The 1500k swim felt pretty good. My goal was to stay relaxed and save energy. I didn’t want to tussle with the other swimmers, so in my attempt to avoid that, I ended up swimming a bit too far out. I could not stay on course! I had a hard time sighting and swimming straight. Instead of dodging legs and arms I was trying not to run into the ships and the people on canoes. The funny thing is, I still ended up getting kicked right as I was pulling up to the finish.

The people pulling us out of the water were awesome. I am sure there would have been a lot of face plants if those wonderful volunteers were not there. As I ran to my bike, a girl was spraying a hose at us. I open my mouth wide to get the yuckies out from swallowing some bay water. I finished the swim in 31:38. I was hoping for under 30, so not too bad.

If there is one thing I really need to work on it is my slow transitions. I am such a turtle. It took me 3:32 to get off my suit, get my bike stuff on, dump all my belongings in my bag and in the box they provided and get my bike out. I even attempted to be speedier by having my shoes already attached to the bike. They were not that easy to get on while trying to ride. I’ll have to rethink that.

I loved the bike course. It’s beautiful, challenging and canopy covered for most of the ride. There were some narrow spots, but all in all I enjoyed this leg the most. My goal here was to extend myself but make sure I had enough left to finish the 10k respectfully. I kept a steady pace, held back some, and ended the 40k bike in 1:14:02. That’s a 19.1 mph average. Very happy with that! My cycling has improved a lot this season. I enjoy climbing, but that one booger of a hill (on Herald Harbor?) was a beast. Ouch!

Into T2 I was ready for the run. Thankfully someone put a pink bandana on the rack I was using, so I could find it within the sea of people and their choosen machines. Rack, shoes, hat and go. I thought I was moving pretty fast, but it still took me 2 min to get out!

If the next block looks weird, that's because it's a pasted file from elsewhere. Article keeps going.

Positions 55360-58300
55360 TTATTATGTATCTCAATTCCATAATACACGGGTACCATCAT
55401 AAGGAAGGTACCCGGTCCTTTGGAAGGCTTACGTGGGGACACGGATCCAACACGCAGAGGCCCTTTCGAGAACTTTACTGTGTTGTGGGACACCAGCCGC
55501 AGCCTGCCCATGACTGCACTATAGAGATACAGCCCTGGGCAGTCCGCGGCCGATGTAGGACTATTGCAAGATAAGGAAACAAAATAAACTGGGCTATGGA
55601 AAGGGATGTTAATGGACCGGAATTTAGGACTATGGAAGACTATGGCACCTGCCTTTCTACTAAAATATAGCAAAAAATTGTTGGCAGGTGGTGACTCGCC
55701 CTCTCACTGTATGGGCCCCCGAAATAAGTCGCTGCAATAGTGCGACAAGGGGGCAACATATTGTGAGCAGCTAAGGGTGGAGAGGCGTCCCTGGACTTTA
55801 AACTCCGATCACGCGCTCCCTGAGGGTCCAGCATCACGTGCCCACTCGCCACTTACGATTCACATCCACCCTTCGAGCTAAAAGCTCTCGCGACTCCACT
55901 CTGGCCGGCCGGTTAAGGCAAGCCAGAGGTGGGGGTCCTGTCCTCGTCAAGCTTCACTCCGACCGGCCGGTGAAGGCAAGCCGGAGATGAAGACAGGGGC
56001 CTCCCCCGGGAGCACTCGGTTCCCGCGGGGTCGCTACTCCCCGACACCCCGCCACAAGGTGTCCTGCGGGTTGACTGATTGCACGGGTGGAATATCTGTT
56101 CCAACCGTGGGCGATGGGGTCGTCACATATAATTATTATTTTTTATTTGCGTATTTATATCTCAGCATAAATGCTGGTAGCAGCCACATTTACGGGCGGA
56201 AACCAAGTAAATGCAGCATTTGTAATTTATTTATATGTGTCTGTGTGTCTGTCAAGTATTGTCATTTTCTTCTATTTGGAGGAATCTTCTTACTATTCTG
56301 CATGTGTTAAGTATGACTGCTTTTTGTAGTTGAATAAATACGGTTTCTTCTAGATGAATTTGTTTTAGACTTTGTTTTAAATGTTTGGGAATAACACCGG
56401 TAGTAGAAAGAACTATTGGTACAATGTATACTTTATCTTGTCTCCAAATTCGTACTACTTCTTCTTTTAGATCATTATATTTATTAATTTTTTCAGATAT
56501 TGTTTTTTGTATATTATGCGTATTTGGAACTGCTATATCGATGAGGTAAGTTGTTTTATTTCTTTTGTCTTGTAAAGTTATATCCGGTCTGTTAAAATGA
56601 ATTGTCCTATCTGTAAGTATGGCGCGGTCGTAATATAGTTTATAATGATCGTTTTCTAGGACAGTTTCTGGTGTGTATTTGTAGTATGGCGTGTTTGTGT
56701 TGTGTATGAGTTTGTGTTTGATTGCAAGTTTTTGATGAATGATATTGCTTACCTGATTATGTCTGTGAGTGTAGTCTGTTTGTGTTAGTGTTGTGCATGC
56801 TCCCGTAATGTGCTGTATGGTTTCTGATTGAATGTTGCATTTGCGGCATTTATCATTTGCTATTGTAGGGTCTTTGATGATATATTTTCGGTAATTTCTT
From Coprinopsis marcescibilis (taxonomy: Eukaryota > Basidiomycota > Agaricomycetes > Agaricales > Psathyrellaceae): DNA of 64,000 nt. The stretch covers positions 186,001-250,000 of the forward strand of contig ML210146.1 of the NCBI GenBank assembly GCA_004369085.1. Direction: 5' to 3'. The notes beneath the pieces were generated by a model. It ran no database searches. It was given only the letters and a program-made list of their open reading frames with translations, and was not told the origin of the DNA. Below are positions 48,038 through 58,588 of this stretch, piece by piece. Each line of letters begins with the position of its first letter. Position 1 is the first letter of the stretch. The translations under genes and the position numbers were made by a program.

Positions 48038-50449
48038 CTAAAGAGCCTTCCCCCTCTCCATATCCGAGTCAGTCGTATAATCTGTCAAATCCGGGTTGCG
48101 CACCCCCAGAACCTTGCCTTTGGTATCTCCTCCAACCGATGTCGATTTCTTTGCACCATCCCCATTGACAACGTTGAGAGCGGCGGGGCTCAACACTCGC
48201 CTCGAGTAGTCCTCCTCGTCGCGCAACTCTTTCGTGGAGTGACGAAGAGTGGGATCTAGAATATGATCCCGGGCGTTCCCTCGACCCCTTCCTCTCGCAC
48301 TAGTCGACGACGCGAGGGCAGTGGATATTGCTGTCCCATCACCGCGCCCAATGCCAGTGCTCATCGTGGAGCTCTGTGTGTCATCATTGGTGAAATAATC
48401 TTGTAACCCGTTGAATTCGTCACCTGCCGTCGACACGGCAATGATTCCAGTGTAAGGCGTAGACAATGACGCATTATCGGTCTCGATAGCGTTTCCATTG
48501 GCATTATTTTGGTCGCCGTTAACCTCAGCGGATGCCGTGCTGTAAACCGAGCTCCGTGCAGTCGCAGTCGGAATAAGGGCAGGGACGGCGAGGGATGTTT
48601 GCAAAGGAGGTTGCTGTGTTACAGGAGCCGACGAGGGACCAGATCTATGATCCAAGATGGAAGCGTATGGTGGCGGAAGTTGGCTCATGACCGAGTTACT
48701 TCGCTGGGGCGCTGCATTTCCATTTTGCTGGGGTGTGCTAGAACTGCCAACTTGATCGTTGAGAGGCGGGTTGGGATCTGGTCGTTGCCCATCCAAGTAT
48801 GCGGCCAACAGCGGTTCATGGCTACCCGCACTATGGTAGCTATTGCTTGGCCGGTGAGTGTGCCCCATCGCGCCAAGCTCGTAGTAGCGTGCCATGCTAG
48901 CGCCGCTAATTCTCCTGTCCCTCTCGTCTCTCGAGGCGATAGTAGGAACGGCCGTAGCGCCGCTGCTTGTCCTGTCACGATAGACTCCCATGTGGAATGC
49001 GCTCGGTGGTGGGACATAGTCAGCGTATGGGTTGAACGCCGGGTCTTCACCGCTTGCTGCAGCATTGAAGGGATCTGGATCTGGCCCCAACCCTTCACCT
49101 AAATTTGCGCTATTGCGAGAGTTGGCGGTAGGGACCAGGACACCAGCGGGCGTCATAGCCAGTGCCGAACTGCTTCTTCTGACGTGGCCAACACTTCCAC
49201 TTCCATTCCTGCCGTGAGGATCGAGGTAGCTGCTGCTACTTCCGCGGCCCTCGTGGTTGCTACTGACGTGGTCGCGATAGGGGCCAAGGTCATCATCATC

The organizers had issues with the city and county when sorting out the details of the run course, so even though I had run what I thought was the course the weekend before, it had almost totally changed. But the change made it slightly less hilly, which was okay for me. We started with some loops around the stadium, then an out and back to the central circle, and then up the Naval Academy Bridge, to the turn around, and back to the finish. The bridge offered a beautiful view, but at a painful price. It was also getting quite hot. I drank as much as I could, even slowed down at each water station, but did not walk a step, despite many folks around me. I felt like I was crawling at a snail’s pace but was pleased with the finishing time of 52:46, an 8:30 pace.

Running into the Stadium, down the field to the 50, picture on the jumbotron, announcing your name was really fun. Despite all the resistance that was felt putting the triathlon together, I was pleasantly surprised with the amount of spectators along the entire course. The bike course was lined with people holding signs and ringing bells. People were everywhere and cheering! I felt very supported by the people the race affected. I also have to give kudos to the numerous and awesome volunteers! They were amazing!

Swim: 31:38
T1: 3:32
Bike: 1:14:02; 19.1 mph average
T2: 2:00
Run: 52:46; 8:30 pace
Total time: 2:43:54
16th out of 58 on age group
100th female out of 377
581 finisher out of 1258 total athletes ( a lot of men)

Saturday, September 01, 2007


Iron Girl August 19, 2007

The build up for this event was quite something. Emails counting down for weeks and pre race activties starting 3 days out. I was mentally exhausted, and ready to race, when I finally toed the line.
I woke up at 4am Sunday morning after several dreams of sleeping late and missing the race. I was out the door by 4:45 am and, although it was a pain to rack my bike the day before, it was nice not having to deal with it now.

It started to drizzle on the way there and I just hoped it won’t start lightening. But, the weather remained overcast and rainy, which are conditions I enjoy. A couple miles out from Centennial Park, at about 5:25 am, I was surprised it was already backed up with cars. But, things moved pretty smoothly and not too much later I was directed to a spot.
I grabbed all my gear and headed to transition. Quite a site to see almost 2000 bikes lined up. After being body marked I set up my area. You always feel like you are forgetting to do something, but finally I left satisfied.